PSAB Review of Employment Benefits - Implications for Municipal Employers

The Public Sector Accounting Board (PSAB) is currently considering changes to employment benefits that could negatively impact municipal employers. The proposed accounting standard may require public entities to record a proportionate share of their interest in pension plans like OMERS on their financial statements. These changes could result in increased volatility in public sector financial statements, increase administrative costs and add complexity, and do not take into consideration Ontario’s unique governance and funding rules are set out in provincial pension legislation.

MFOA is partnering with OMERS to coordinate advocacy initiatives around this issue to help stakeholders voice their concerns to PSAB. Per PSAB’s Employment Benefits project plan, an exposure draft will be issued in summer 2021 for stakeholders’ comments. While we are outside of the formal consultation process, we believe it is important for PSAB to be aware of views of Ontario municipalities before they share their draft standard later this year. As such, the template letter below has been provided to support you in voicing your concerns to PSAB directly.  Click here to view MEPCO's joint submission with other OMERS employers and employee associations on the potential PSAB changes. 

How these changes could impact your municipality: 

  1. They could increase administrative costs and add unnecessary complexity
These changes under consideration are administratively complex, impractical and result in additional costs to public pension plan administrators, sponsors and members as well as governments themselves. Public sector employers do not have the information or resources to produce and disclose their proportionate share of liabilities and assets. If the proposed standards are adopted, employers would be required to report their share of OMERS accrued benefit obligation on their financial statements resulting in increased costs.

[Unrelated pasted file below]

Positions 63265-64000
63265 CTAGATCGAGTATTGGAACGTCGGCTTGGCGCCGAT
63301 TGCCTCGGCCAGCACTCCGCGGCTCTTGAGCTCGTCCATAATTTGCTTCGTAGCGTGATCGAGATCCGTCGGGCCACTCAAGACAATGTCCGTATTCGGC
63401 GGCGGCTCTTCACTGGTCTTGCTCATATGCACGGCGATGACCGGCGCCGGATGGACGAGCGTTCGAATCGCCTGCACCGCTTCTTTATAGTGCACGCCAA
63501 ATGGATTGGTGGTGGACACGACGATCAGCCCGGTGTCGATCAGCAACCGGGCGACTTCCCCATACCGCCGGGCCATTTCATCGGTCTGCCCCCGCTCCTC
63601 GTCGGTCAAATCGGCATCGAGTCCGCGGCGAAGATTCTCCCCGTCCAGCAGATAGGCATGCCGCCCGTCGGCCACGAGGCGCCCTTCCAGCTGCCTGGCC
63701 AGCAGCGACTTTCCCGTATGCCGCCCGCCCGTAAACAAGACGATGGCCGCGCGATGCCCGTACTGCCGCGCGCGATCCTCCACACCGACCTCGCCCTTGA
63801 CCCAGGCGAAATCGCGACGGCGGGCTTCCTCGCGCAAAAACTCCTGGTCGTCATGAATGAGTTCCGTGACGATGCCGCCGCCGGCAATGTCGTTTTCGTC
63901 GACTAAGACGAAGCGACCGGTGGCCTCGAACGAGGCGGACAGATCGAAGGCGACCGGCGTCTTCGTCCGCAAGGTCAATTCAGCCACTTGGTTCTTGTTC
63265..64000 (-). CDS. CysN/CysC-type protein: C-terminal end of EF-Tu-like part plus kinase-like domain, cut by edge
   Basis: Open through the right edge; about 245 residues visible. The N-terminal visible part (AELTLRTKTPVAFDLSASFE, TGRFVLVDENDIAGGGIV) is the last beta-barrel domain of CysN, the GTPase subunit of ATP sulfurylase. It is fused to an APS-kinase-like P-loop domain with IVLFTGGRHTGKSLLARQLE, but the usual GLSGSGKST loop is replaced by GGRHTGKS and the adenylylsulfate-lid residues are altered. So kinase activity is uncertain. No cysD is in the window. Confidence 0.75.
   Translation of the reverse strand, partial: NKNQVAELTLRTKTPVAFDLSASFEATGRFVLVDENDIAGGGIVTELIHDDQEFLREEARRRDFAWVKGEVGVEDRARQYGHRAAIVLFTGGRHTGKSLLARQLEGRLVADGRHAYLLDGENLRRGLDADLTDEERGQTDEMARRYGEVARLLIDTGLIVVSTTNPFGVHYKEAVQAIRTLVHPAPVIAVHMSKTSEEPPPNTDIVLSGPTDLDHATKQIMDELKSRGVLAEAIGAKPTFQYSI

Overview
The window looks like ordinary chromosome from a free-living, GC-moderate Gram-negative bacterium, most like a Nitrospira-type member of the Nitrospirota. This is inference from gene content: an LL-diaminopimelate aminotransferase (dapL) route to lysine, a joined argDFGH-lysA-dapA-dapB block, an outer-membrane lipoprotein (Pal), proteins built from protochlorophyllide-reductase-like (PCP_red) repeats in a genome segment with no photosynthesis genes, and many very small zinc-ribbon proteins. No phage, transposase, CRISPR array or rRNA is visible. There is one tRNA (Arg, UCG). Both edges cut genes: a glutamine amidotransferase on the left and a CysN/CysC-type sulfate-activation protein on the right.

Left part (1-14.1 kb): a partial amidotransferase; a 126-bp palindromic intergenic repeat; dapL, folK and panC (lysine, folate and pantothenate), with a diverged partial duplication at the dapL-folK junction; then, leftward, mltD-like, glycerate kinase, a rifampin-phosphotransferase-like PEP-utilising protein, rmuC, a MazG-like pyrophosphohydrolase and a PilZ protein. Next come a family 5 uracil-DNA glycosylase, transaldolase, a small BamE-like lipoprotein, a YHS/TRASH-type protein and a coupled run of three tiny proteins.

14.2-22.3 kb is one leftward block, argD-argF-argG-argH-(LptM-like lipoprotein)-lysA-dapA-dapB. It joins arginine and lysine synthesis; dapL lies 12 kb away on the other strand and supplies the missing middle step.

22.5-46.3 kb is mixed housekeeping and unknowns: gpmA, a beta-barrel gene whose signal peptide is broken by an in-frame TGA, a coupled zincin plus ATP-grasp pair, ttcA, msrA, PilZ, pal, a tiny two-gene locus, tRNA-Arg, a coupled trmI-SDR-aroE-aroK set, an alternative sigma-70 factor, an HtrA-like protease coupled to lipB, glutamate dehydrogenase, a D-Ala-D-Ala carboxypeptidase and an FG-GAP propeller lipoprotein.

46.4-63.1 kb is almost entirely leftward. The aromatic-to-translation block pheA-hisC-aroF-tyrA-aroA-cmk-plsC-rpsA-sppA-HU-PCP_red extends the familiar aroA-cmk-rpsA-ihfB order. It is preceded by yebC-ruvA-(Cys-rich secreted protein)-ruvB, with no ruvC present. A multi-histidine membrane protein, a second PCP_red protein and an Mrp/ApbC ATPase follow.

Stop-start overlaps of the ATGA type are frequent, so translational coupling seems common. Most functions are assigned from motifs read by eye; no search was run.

1. They are inconsistent with the statutory regime of Jointly Sponsored Pension Plans
Ontario’s jointly sponsored pension plans (JSPPs) are unique and built on the foundation of shared-risk pooling whereby assets and liabilities are not attributed to individual employer groups. No employer, acting unilaterally, has meaningful influence over the assets of a multi-employer pension plan and as such, these changes do not account for – and are not appropriate to apply to – the unique rules for JSPPs. 

  1. They could result in increased volatility in public sector financial statements
Using discount rates related to the yield on high quality government or corporate bonds and moving away from deferral provisions increases volatility in public sector financial statements. Moving to the market yield of high-quality government or corporate bonds will also result in a higher valuation of pension obligations than the true cost under the funding model.  

How you can help: 
  • Review the material provided and determine the potential impact these proposals could have on your organization.
  • Share your concerns with PSAB via the template letter provided.
  • Sign up to be kept up to date regarding development of PSAB’s review and future advocacy initiatives. 

    For further information and to keep receiving updates on this issue, please contact or



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